Next, we went to try a dessert called Kem Xoi a sticky rice ice cream with grated and toasted coconut on top – another winner with me, I love anything with coconut!
The Famous Banh Mi
And then onto try something I have heard so much about and been wanting to try – the famous Banh Mi which is the Vietnamese baguette – a French inspired filled bread baguette. The baguette is crispier than its French relation as they make their dough partly with rice flour. The result is a lighter roll. Inside is pork, egg, carrot, a pork pate and coriander. They come with a variety of fillings, but the traditional Banh Mi always contains the pork pate. (This was my first Banh Mi and was good – but I later on my Vietnamese adventure tried one in Hoi An at a well know Banh Mi place and I must say it was really, really good!) At this little coffee shop, we also tried the coffee I’d heard about. An egg coffee – I’d been wondering if I’d like this and I did, it was not what I was expecting. A raw egg yolk is mixed with the coffee and condensed milk and sugar, resulting in a good tasting coffee that isn’t creamy.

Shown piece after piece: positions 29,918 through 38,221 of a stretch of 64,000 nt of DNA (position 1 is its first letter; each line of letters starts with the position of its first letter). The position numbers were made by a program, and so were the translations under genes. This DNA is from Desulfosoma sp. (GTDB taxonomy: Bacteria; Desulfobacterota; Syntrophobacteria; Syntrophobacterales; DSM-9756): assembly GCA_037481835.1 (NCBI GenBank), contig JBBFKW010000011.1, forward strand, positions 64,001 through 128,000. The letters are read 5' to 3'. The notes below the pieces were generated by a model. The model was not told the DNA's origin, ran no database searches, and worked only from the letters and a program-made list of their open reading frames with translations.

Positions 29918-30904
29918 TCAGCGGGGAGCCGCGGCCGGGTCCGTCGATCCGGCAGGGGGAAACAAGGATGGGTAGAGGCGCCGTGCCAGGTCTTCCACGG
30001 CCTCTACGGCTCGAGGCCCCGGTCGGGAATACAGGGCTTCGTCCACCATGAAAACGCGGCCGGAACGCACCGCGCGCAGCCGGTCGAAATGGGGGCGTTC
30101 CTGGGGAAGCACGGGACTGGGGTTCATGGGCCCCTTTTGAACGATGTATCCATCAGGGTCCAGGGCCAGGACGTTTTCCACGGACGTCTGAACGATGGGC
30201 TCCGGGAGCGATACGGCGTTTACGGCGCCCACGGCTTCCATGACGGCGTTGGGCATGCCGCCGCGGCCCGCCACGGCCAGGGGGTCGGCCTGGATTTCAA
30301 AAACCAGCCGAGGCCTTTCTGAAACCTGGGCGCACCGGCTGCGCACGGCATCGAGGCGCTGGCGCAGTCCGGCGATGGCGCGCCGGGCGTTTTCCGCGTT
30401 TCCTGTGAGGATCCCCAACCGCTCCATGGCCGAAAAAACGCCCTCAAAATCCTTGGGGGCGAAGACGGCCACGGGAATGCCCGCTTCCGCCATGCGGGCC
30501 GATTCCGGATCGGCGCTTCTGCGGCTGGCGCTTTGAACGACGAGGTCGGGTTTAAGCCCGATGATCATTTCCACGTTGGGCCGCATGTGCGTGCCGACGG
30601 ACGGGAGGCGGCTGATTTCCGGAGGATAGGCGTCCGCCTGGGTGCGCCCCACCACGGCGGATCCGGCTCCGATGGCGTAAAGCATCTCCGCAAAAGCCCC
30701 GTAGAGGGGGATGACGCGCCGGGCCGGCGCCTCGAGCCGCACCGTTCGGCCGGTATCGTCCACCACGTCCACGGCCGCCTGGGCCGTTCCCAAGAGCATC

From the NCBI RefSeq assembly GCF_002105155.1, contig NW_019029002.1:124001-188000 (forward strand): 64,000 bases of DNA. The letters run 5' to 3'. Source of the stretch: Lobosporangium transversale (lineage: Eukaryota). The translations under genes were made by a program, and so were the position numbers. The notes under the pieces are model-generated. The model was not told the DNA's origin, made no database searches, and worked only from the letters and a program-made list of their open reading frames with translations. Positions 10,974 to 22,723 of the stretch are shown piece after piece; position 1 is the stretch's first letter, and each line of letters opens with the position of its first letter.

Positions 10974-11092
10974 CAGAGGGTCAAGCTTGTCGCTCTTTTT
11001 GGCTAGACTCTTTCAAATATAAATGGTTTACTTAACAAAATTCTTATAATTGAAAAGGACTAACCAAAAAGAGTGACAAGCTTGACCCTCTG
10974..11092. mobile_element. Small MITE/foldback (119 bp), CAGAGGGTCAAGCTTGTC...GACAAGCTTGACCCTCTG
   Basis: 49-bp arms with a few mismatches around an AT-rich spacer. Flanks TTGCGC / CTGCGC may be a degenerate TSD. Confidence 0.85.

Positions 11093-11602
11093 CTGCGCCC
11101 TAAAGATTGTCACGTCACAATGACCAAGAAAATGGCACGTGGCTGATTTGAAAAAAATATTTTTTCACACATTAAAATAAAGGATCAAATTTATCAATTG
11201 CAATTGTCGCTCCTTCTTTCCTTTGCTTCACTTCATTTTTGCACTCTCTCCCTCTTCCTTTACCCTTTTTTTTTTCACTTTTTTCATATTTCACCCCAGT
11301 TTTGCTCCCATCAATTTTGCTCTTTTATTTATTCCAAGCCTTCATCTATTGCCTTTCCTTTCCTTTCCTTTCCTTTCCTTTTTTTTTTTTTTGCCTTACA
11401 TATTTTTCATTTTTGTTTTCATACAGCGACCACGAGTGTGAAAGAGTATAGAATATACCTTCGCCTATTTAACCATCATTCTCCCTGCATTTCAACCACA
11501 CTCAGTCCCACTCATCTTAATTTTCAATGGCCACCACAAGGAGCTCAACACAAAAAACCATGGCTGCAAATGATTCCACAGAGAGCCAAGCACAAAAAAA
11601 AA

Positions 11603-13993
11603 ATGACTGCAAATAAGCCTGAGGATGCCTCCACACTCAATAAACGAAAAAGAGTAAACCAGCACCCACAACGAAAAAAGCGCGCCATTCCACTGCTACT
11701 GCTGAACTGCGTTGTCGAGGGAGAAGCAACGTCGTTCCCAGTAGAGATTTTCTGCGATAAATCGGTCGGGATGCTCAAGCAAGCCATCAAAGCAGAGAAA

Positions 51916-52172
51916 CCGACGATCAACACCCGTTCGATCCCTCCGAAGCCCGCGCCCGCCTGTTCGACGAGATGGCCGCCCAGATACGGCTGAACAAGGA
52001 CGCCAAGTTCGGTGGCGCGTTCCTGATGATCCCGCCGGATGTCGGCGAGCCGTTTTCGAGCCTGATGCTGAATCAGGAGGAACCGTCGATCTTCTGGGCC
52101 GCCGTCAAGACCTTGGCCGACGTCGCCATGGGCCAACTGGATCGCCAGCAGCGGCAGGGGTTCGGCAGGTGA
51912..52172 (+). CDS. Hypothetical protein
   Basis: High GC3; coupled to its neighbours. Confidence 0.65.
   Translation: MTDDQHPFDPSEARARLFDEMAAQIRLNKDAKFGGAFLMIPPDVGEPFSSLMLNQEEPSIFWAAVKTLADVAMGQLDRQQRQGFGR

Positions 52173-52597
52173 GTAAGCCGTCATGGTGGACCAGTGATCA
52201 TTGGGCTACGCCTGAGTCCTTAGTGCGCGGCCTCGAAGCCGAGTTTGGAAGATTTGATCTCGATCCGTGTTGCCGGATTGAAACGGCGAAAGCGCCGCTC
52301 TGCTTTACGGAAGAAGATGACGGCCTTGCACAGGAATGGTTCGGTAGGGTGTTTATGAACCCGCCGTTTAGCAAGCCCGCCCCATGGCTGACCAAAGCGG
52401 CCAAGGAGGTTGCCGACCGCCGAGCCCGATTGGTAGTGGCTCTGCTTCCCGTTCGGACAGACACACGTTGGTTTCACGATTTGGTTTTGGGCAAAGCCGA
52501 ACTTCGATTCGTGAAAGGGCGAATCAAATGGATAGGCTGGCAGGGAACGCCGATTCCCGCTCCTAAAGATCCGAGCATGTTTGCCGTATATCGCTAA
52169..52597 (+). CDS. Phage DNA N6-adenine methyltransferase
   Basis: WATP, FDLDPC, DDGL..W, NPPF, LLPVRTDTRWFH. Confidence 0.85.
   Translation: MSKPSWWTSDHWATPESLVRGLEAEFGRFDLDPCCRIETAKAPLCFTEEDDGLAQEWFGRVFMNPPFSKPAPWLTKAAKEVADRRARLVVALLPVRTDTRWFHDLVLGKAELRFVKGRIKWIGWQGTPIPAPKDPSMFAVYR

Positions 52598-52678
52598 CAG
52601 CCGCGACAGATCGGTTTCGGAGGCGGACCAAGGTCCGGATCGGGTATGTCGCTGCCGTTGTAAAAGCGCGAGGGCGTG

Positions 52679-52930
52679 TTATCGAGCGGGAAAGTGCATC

We were told by Loan that in the 20th Century Mr Giang invented this coffee because milk was rare and expensive so he put egg yolk instead of the milk.
A bonus Dish!